What universities teach may not be what the real-life workplace needs.
It must be easy hiring if you’re Google. Everybody knows how to get in touch with them and ask for a job, while showing off their impressive paper qualifications.
Except Laszlo Bock, senior vice president for people operations at Google, who said last year, “GPA’s (Grade Point Averages) are worthless as a criteria for hiring, and test scores are worthless.”
Yet this is something anybody who has worked in Human Resources understands: there can be a big gap between those who have good academic results and those who work well for your company.
That is why the interview is such an important part of the process. I know of an aerospace company who interviewed a student who had a tremendous academic record. She studied aeronautics in university and did her industrial internship working on the same planes that the company specialised in.
However, when it came to the verbal interview, she was a mess. She hardly spoke and when asked to solve a problem, she froze and became unresponsive.
In fact, many companies in Malaysia have said that, when hiring local university graduates, they prefer somebody who achieved a solid upper second class than one who earned a first class degree. The reason is because people with top academic degrees worked so hard to get them that they don’t have much of a life beyond their studies. They may find it hard to communicate with other workers, and trying to get them to work as part of team would definitely be challenging.
Google is suggesting something more radical. Their experience evaluating employee performance has resulted in the proportion of people without any college education whatsoever at Google increasing over time. However, what was unsaid was that finding these individuals would be very hard.
The assumption is that somebody with a university degree would do a better job than one who doesn’t. Statistics from the United States show that somebody with a master’s degree will earn twice as much money in their lifetime as somebody who only has a high-school diploma.
Although we know there are people without university degrees who could be good workers, it’s hard to find them – and most people don’t even bother. Google manages to find and hire these talents, but that’s as much about Google’s efforts as it is talent knocking on their door because Google is attractive.
Perhaps the lesson we should take away from this is that the skills most people need to thrive in the average workplace are not those on the university curriculum.
Of course, this may not be surprising given studies from the US suggesting that about half of all people do not work in a job related to their field of study, and about third never do so throughout their career. So it doesn’t matter if what you study for is relevant or not.
Yet, even if graduates do find an appropriate job, things are not so clear-cut. Companies in Malaysia give feedback that engineering graduates still need at least two years of on-the-job training after leaving college to get them up to speed in electrical or engineering work.
Clearly there needs to be better coordination between industry and education. The meet-them-halfway solution is to have industrial internships in sandwich courses, or to have industry send their experts to universities to teach, giving students a peek at what real-life work is like.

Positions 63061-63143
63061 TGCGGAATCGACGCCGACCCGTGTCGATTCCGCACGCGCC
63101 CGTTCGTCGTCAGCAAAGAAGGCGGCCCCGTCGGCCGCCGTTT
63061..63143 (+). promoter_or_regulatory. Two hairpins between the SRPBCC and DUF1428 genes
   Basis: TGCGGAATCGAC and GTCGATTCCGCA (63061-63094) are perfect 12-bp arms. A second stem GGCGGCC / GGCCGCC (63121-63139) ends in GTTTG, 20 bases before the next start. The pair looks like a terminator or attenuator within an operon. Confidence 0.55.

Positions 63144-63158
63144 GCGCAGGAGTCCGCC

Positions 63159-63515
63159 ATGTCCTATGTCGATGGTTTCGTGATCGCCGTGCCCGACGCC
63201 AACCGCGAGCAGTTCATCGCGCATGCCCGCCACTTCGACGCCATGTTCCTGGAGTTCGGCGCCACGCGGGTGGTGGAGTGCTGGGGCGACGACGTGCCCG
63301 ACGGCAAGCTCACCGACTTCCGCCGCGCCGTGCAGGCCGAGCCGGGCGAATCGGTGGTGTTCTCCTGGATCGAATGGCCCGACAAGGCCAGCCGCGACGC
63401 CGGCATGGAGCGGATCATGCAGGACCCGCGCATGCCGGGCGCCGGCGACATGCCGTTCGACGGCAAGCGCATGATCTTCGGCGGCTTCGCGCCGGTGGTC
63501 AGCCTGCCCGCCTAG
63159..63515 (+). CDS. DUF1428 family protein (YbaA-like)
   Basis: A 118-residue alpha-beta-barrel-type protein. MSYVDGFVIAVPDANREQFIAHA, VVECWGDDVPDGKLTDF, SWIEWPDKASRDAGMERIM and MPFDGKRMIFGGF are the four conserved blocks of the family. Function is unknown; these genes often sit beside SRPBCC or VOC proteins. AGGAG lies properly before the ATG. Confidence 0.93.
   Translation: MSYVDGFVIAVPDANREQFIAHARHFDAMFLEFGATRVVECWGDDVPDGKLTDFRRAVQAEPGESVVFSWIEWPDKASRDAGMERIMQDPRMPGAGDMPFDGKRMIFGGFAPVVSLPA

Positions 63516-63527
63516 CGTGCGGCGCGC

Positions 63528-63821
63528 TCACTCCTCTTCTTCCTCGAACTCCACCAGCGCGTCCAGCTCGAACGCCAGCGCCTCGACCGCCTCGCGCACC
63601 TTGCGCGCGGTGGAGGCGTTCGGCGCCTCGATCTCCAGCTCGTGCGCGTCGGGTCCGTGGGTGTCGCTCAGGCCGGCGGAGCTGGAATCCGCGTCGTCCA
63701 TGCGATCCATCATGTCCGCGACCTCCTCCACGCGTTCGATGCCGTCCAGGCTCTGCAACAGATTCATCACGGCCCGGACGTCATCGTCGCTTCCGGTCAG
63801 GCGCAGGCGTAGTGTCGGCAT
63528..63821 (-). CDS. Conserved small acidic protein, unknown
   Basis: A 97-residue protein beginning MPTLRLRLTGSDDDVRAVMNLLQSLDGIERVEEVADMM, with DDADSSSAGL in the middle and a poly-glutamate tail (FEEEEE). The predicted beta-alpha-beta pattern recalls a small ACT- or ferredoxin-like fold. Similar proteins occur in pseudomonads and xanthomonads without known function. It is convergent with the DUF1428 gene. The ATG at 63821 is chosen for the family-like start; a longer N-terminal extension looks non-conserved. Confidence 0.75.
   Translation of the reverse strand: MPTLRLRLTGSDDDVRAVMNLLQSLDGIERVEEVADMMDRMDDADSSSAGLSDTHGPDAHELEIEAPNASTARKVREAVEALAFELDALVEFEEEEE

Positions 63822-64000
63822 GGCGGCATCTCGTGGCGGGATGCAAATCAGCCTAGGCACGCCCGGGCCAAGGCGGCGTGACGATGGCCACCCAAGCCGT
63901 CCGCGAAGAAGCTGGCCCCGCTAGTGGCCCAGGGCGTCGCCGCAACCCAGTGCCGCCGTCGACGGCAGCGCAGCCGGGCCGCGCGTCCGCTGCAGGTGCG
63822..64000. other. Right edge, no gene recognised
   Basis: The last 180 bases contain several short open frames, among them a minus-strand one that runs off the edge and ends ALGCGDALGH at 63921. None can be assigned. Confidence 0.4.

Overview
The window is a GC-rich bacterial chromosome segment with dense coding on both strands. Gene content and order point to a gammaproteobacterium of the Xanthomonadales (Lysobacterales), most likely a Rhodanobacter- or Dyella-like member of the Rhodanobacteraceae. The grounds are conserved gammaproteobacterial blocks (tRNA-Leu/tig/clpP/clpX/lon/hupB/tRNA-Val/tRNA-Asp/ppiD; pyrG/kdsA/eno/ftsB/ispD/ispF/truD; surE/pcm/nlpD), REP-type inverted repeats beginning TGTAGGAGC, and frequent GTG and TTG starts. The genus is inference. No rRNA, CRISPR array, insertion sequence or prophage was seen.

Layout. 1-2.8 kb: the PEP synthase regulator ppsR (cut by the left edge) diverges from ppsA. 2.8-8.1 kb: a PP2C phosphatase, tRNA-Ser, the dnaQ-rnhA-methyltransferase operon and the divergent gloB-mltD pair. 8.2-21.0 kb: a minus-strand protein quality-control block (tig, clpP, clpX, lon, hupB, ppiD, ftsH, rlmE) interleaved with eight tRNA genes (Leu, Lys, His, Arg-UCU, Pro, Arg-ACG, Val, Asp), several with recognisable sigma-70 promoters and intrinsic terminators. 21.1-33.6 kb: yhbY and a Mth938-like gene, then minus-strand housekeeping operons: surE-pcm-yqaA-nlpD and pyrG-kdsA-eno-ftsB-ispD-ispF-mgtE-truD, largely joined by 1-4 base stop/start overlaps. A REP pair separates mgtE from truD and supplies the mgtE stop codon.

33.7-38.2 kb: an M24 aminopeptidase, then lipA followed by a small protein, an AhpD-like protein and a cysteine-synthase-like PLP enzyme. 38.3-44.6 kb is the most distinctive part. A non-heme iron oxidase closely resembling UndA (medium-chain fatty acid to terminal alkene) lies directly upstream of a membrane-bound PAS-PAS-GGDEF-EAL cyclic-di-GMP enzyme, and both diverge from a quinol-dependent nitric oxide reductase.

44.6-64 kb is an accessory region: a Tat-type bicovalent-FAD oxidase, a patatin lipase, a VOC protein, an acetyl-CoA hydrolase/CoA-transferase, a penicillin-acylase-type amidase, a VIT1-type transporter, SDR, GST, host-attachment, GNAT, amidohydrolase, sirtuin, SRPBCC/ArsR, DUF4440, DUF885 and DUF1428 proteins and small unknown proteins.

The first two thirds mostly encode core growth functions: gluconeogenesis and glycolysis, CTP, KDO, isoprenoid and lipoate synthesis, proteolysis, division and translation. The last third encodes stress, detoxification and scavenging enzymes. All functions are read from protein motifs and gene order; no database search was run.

In the US, this has already filtered down to the high school level. IBM together with schools and state education departments in New York, Chicago and Connecticut have created a programme that extends high school by an extra two years, with industry giving an input to the curriculum, as well as providing mentors for the students. As a result, IBM is confident of the skills students will possess when they leave, and is guaranteeing qualified graduates job interviews.
It must be noted that apart from technical skills, the curriculum also puts an emphasis on soft skills, such as being able to work independently and yet contribute meaningfully to a team, while stepping up to lead when necessary.
In fact, if you think about it, what companies do to evaluate job candidates is very different from what these job seekers do to graduate from university, so it makes sense to have industry involved in the curriculum. I have often wondered why it is that universities don’t amend their assessment criteria from being purely knowledge-based, to one that also evaluates the character of the student as a whole.
If universities don’t get better at doing this, there is a strong chance that they may become less relevant in the future. There will come a point when companies will hit upon the idea of being education providers themselves. At the moment, the supply of on-the-job learning (in the form of internships) is low, because companies have to pay people who work for them.
But what if a company sets up its own educational institution? In fact, these corporate universities already exist. McDonalds set up their Hamburger University in 1961 to train its restaurant managers and operators, while companies such as Pixar and Apple have their own internal “universities”.
So, here’s my idea: Google should make their own university. Not the set of online programming courses that they have now, but a fully-fledged place for people to learn how to work at Google.
Imagine how many people would line up to join “Google University”, and imagine how much money they’d pay to do so. And after a few years of training, Google can have the pick of the best to continue working for them.
And if you like this idea, Google, you know how to get in touch with me ...
Logic is the antithesis of emotion but mathematician-turned-scriptwriter Dzof Azmi’s theory is that people need both to make sense of life’s vagaries and contradictions. Speak to him at email@example.com.